Tomorrow I am going to the JamStack Conference. I thought it would be a nice change of pace to attend a small, one day conference instead of one spanning several days. I'm hoping it will help kickstart my interest in redesigning my personal website. Yet, it's kind of a bad time because things really feel piled up at work and at my two side gigs. However, I registered quite a while ago, so I don't really want to pass this up. I'm hoping I can figure out some time to catch up. It's imperative that I get to bed as soon as possible so I can make the most of tomorrow.
I'm a little worried some of it may go over my head. There's a lot about APIs and React, but there's quite a few talks that are targeted at designers, so at the very least, that will get me pretty far. Looking at the schedule, I am most looking forward to these talks from the schedule:
Ecommerce on the JAMstack used to seem impossible. Now there are a growing number of tools and services to drive commerce experiences. Not everyone is convinced that this architecture is ready or able to deliver on the promise of e-commerce. This panel will discuss why. And explore the real opportunities and limitations of this stack. With Garth Brantley, Francois Nadeau, Kevin Green and Tim Brown.
I honestly had no idea this was possible. I've seen some people do nifty things on the JAMstack to generate comments for their blogs, but shopping seems like a very different animal.
Delivering more to customers with less overhead
In 2018, Citrix product documentation moved from an expensive and brittle Adobe Experience Manager environment to a more flexible, affordable, and manageable stack. The new stack uses markdown source, Bitbucket for version control, Jekyll as our site generator, and Jenkins to build it all and deploy to Netlify. The new infrastructure is solid and lets us deliver content to several hundred thousand users every month, in 7 languages. All while supporting more than 50 full-time professional authors and numerous other employee contributors. And we do this with two full-time developers and one full-time site admin.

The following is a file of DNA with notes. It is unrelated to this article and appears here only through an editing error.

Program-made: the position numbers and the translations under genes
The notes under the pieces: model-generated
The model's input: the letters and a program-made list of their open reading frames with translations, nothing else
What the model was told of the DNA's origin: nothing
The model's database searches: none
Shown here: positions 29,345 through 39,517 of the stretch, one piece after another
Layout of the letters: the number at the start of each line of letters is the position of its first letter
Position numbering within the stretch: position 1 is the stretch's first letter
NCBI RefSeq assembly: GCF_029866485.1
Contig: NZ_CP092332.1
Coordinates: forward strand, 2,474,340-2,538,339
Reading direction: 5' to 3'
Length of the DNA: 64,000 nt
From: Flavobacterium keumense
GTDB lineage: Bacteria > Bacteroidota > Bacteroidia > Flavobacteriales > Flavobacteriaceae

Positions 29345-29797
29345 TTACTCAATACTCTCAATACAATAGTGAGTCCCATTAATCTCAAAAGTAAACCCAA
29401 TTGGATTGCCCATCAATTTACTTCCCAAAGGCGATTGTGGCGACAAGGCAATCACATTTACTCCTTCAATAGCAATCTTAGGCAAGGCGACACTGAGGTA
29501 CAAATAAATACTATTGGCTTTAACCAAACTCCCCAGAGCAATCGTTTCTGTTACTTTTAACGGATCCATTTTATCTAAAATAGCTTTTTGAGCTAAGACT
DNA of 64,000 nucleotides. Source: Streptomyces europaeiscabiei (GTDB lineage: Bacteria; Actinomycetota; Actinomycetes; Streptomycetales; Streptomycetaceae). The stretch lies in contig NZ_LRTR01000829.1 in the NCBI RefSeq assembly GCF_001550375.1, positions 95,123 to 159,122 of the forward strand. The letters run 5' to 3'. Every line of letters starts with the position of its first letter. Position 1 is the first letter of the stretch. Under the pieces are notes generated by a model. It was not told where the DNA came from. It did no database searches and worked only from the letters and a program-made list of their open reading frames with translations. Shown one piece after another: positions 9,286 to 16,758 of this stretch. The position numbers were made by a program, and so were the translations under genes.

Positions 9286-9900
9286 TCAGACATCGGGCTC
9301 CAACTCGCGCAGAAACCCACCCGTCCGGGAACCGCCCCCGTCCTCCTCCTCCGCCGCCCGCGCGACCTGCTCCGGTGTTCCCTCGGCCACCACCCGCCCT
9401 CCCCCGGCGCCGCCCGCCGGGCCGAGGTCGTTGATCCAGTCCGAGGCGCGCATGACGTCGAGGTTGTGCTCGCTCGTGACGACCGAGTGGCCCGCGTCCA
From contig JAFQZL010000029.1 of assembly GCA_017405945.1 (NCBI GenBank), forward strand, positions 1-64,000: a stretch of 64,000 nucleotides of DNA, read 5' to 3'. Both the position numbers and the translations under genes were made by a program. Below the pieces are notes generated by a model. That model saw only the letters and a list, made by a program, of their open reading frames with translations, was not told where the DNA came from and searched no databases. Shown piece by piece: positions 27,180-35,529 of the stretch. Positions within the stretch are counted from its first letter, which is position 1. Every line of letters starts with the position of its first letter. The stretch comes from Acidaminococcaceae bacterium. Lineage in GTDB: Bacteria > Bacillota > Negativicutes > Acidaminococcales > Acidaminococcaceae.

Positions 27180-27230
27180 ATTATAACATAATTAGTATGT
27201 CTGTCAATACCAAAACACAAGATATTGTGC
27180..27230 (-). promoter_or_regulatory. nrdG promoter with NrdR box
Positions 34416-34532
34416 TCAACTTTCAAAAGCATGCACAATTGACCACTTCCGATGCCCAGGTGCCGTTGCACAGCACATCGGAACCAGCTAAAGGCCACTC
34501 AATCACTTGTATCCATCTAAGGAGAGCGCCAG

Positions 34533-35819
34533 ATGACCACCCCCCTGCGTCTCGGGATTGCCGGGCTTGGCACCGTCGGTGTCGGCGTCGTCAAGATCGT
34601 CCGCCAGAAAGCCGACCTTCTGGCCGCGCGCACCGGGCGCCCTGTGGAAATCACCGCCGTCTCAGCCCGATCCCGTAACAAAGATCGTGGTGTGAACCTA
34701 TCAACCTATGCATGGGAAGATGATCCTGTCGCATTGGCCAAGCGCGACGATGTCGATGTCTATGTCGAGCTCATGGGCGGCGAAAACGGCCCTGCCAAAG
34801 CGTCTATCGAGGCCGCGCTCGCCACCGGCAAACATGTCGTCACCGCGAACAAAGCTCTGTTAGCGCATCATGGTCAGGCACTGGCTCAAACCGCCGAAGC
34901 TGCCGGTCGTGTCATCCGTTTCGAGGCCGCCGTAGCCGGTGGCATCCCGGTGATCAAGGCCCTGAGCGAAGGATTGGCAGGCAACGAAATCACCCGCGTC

This is very compelling to me as someone who abandoned WordPress for static site generators. I'm interested to see what a multi-contributor website can look like on the JAMstack.
What’s your JAM(stack)?
Shifting from a monolithic CMS approach to a JAMstack setup comes with an abundance of choice. On the other hand, all that choice can come with indecision paralysis. Where’s a dev to start? Thankfully, there’s a thriving ecosystem of frameworks offering varying flexibility and structure, different approaches to performance and delivery, etc. We’ll talk about some ways to evaluate available tools, using Gatsby as an example.
The allusion to indecision paralysis drew me in. I've been on Jekyll for a while, but it's grown unbearably slow, even with a fairly small website under 15 pages. I'm curious to see how to get over my indecision and get to the next steps.
That's four of six talks that have piqued my attention, and that's not bad. I'm sure the others will be fairly interesting as well, but these seem the most approachable at my current skill level. I'm hoping to write a post to follow up on my experiences at the conference, and maybe dabble a little in networking as well. Sometimes I can feel a little winded when it comes time to network, but with this event lasting only a day and starting pretty late in the day at 10 AM, I'm sure I can make my way to meeting more than a few people.
See you tomorrow with my follow-up post!